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See Utah Judgment Enforcement Law below.
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Judgments and Enforcement: 
A judgment entered in the court of the State of Utah generally is enforceable for a period of eight (8) years.  (Utah Code 78-12-22.)   A judgment entered in the District Court  becomes  a lien upon the real property of the judgment debtor, not exempt from execution, owned or acquired during the existence of the judgment, located in the county in which the judgment is entered.  A small claims judgment, however,   may qualify as a lien upon real property only if an abstract of judgment is issued by the District Court and recorded in the same manner as a District Court judgment.   (Utah Code 78-22-1.)

A writ of execution is available to a judgment creditor to satisfy a judgment or other order requiring the delivery of property or the payment of money by a judgment debtor and may be issued immediately upon entry of the judgment. (U.R.C.P. 69, 62.)  The wages a judgment debtor may be garnished to satisfy the judgmebt, but  maximum part of the aggregate disposable earnings of an individual for any pay period which is subjected to garnishment to enforce payment of a judgment arising from a consumer credit agreement may not exceed the lesser of 25% of his disposable earnings for that pay period; or the amount by which his disposable earnings for that pay period exceed 30 hours per week multiplied by the federal minimum hourly wage IUtah Code 70C-7-103.)

A debtor may obtain a judgment by confession without action, either for money due or to become due or to secure any person against contingent liability on behalf of the defendant, or both.  (Utah Code 78-22-3.)  Such judgment may be entered upon the   filing with the clerk of the court in which a judgment is to be entered a verified statement by the judgment debtor concisely stating the claim and that the sum confessed therefor is justly due or to become due.  (U.R.C.P. 58A.)


Foreign Judgment:

The State of Utah generally adopts the Uniform Enforcement of Foreign Judgments Act. (Utah Code 78-22a-1, et seq.)  Any judgment, decree or order of a court of the United States or of any other court is entitled to full faith and credit in the State of Utah. (Utah Code 78-22a-2.)

A judgment creditor seeking to enforce a foreign judgment may file with the appropriate court, an authenticated copy of the foreign judgment and an affidavit showing the name and last known post office address of the judgment debtor and the judgment creditor.  A judgment so filed has the same effect and is subject to the same procedures, defenses, and proceedings for reopening, vacating, or staying as a judgment of a district court in the State of Utah and may be enforced or satisfied in like manner.  (Utah Code 78-22a-2(3).)

Upon the filing of the foreign judgment and affidavit, the clerk of the court is required to mail a written notice of the filing of the foreign judgment to the judgment debtor at the address given. The notice must include the name and post office address of the judgment creditor and, if the judgment creditor has an attorney in this state, the attorney's name and address.  No execution or other process for enforcement of a foreign judgment may be issued until 30 days after the date the judgment is filed.   (Utah Code 78-22a-3.)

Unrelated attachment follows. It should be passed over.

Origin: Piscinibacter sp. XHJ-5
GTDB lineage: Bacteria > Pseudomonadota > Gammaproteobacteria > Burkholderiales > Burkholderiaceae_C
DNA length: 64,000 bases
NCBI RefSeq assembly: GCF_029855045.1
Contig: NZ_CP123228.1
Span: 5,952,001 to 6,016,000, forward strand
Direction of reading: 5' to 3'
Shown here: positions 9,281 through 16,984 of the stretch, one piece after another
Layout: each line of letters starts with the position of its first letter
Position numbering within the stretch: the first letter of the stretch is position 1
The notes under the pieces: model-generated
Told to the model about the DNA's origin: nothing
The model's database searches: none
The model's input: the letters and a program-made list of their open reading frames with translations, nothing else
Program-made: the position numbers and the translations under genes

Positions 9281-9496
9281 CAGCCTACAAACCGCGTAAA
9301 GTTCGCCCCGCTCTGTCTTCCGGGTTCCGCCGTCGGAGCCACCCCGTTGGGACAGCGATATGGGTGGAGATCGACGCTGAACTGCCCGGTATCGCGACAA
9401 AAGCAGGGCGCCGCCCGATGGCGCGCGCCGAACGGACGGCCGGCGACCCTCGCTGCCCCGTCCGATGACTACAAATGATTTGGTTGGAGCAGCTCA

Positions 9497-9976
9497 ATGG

Legal rate:   The legal rate of interest for loan or forbearance of any money, goods, or chose in action is 10% per annum. (Utah Code 15-1-1(2).)

    Written Contract rate:  The parties to a lawful contract may agree upon any rate of interest for the loan or forbearance of any money, goods, or chose in action that is the subject of their contract.  (Utah Code 15-1-1(1).)

    Judgment rate:  The interest rate on a judgment rendered on a lawful contract is the rate agreed upon by the parties.  On judgments where no interest rate is specified, the interest rate is the federal postjudgment interest rate as of January 1 of each year, plus 2%.  "Federal postjudgment interest rate" means the interest rate established for the federal court system under 28 U.S.C Sec. 1961, as amended. (Utah Code 15-1-4.)


In general, a debtor may claim exemption of his homestead and certain personal property from attachment and execution of a judgment, or in a bankruptcy proceeding.


Under the Utah Exemption Act (Utah Code 78-23-1 et seq.), a person's  homestead is exempt from judicial lien and from levy, execution, or forced sale except for statutory liens for property taxes and assessments on the property, security interests in the property and judicial liens for debts created for the purchase price of the property, judicial liens obtained on debts created by failure to provide support or maintenance for dependent children, and consensual liens obtained on debts created by mutual contract. (Utah Code 78-23-3(d).)  A homestead may consist of  a dwelling or mobile home and the land surrounding it, not exceeding one acre, which is being used as his primiary personal residence.  The amount of homestead exemption an individual may claim can not exceed $10,000 in value.  If the property claimed as exempt is jointly owned, each joint owner is entitled to a homestead exemption but the maximum exemption may not exceed $20,000.  (Utah Code 78-23-3(1).)